Emigration is as much a worry for some European citizens as immigration, if not more so. What should the EU and member states do about this?
Here is a live paradox that too few European or national policymakers have yet acknowledged. The citizens of several European Union countries consider the freedom to live and work in other member states one of the most important elements of European integration. But in these very same countries, concern is also high about the fact that people exercise this freedom by moving elsewhere. These are mostly to be found in the EU’s east and south: every second person in Romania, Poland, Hungary, the Czech Republic, Greece, Spain, and Slovakia say that they would miss freedom of movement if the EU were ever to come to an end. At the same time, in Romania, Poland, and Hungary – as well as in Italy, Spain, and Greece – people fret about emigration more than they do about immigration. Often, they are concerned about both. In contrast, just a quarter of Danes and Dutch worry about losing freedom of movement, and even fewer about emigration.
If people feel that they lack a better future where they are, many of them will continue to vote with their feet.
Their fears are not without basis: hundreds of thousands of Poles, Spaniards, and Romanians moved to other EU members over the last few years. This may be one of the reasons for the resentment about emigration in the EU’s periphery countries. Over 50 percent of voters in Italy, Spain, Romania, and Greece are convinced that they face less promising economic prospects than people elsewhere in Europe, as ECFR showed in May. They also often believe their quality of life to be inferior to that of other EU member states (see Graph 1).
Worse: Poland aside, these citizens do not expect this situation to improve much for their children (see Graph 2).
Our research shows that many voters who hold this belief also hold pro-European and progressive views – but they are nevertheless frustrated at the current situation. This is probably because they do not feel they can spread their wings at home; or they may have seen that things work better elsewhere.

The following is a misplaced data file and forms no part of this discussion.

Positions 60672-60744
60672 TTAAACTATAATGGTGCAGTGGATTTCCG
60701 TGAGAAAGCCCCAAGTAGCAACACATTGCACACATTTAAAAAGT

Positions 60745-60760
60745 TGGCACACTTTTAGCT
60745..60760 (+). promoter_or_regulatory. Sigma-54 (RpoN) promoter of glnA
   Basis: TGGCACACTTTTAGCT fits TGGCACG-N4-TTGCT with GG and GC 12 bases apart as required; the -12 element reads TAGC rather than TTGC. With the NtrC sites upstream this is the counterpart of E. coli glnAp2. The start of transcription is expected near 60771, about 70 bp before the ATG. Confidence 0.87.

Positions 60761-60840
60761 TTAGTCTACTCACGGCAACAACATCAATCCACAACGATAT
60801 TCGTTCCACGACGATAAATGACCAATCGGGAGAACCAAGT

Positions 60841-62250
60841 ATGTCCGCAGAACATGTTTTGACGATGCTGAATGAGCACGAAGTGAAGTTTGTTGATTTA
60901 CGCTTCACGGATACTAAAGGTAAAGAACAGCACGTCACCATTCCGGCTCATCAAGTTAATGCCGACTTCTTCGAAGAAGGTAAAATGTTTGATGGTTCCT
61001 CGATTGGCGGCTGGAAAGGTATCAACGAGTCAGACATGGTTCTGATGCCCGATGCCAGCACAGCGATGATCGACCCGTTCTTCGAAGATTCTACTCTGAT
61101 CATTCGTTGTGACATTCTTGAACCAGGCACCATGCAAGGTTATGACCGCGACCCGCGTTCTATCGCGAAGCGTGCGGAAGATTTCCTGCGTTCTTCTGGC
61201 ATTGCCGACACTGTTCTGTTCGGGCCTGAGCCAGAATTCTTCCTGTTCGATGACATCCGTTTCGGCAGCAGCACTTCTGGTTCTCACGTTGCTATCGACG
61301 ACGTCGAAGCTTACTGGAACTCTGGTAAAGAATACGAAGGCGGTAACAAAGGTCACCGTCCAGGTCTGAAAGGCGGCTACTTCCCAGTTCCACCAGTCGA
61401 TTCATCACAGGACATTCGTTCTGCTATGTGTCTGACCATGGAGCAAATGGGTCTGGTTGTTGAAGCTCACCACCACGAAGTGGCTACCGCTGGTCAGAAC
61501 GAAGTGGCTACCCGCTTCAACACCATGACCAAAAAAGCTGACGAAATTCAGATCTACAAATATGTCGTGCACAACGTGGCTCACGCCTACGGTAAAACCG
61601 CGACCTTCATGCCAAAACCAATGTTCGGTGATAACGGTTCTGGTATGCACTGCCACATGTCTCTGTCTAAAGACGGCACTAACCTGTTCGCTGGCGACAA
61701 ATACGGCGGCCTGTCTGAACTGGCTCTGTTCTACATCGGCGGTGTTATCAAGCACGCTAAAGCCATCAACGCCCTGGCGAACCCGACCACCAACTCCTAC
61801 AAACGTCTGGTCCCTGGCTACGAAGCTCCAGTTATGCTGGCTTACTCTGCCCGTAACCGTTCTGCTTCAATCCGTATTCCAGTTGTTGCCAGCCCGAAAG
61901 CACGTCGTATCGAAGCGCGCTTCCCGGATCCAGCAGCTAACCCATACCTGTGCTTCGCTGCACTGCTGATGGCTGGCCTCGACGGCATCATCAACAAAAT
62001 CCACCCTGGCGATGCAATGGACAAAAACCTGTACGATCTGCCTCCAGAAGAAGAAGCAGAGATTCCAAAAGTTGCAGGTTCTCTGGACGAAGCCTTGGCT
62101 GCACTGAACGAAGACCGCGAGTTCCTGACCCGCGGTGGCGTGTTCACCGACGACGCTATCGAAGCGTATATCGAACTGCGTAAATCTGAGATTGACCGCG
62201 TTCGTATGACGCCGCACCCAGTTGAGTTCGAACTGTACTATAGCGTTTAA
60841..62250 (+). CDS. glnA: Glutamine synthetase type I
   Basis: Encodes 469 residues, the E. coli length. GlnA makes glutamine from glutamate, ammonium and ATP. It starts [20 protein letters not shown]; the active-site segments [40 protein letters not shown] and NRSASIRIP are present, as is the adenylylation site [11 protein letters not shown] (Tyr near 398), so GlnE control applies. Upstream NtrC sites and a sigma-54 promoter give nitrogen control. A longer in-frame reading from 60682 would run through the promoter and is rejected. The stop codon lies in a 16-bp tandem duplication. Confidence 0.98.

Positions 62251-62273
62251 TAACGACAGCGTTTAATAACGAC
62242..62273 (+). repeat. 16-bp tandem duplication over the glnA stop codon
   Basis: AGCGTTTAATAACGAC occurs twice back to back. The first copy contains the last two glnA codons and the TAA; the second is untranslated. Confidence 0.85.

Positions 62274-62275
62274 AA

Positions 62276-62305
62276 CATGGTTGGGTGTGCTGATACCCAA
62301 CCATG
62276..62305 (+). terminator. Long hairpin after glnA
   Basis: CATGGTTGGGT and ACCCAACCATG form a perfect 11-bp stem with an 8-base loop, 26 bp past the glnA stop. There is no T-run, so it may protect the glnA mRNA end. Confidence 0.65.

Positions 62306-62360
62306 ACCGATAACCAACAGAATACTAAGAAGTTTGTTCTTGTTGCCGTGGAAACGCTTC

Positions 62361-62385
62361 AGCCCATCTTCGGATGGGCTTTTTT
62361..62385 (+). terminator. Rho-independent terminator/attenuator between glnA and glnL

How should European policymakers respond to such concerns? There is no easy fix for public anxiety about emigration, but there are some possible ways forward. If people feel that they lack a better future where they are, many of them will continue to vote with their feet. And even the fanciest system of fiscal incentives for people to come back home – which are tried worldwide, from Italy to Malaysia – makes little sense if it is not accompanied with structural reforms. To a large extent, the problem looks typically national; and so the solutions should be domestic. Member state governments should therefore do their homework in providing favourable conditions for both economic and human flourishing. This means a whole range of things: from improving the ease of doing business, to ensuring air quality, to providing good schools, kindergartens and healthcare, to instituting good governance and fighting corruption. These are the fundamentals which can not only draw people back home (and attract newcomers), but also encourage people to stay in the first place.
Policymakers should seek to identify locally led community cohesion policies that provide hope that places experiencing emigration can succeed.
However, the cultural dimension of this issue deserves acknowledgement, as the question is far from being just an economic one. Emigration does not operate in isolation from other sociocultural trends that together form the elements of globalisation. In other words, people moving country can contribute to those they leave behind feeling their traditional way of life is coming to an end. This may be the case either if a place depopulates or if migrants from elsewhere come and do the work that local citizens used to do. There is no inevitable causal link between some people leaving and a growing sense that a community is in decline – but emigration can become an easy scapegoat. Given this, policymakers should seek to identify locally led community cohesion policies that provide hope that places experiencing emigration can succeed. This may even include finding a new purpose for such places, as happened, for instance, with Sant’Alessio, a tiny village in southern Italy, which was reinvigorated by migrants.
And then, apart from actions on the national and local level, there is also a role for European action. In many of the newer members, the EU itself still tends to be strongly associated with the freedom of movement: a fundamental right, recognised by the Universal Declaration of Human Rights, which was not, however, guaranteed back in the times of the Iron Curtain. One task for the EU is to become serious again about socio-economic cohesion, such as by using structural funds to support education, healthcare, and other public services more vigorously in the member states.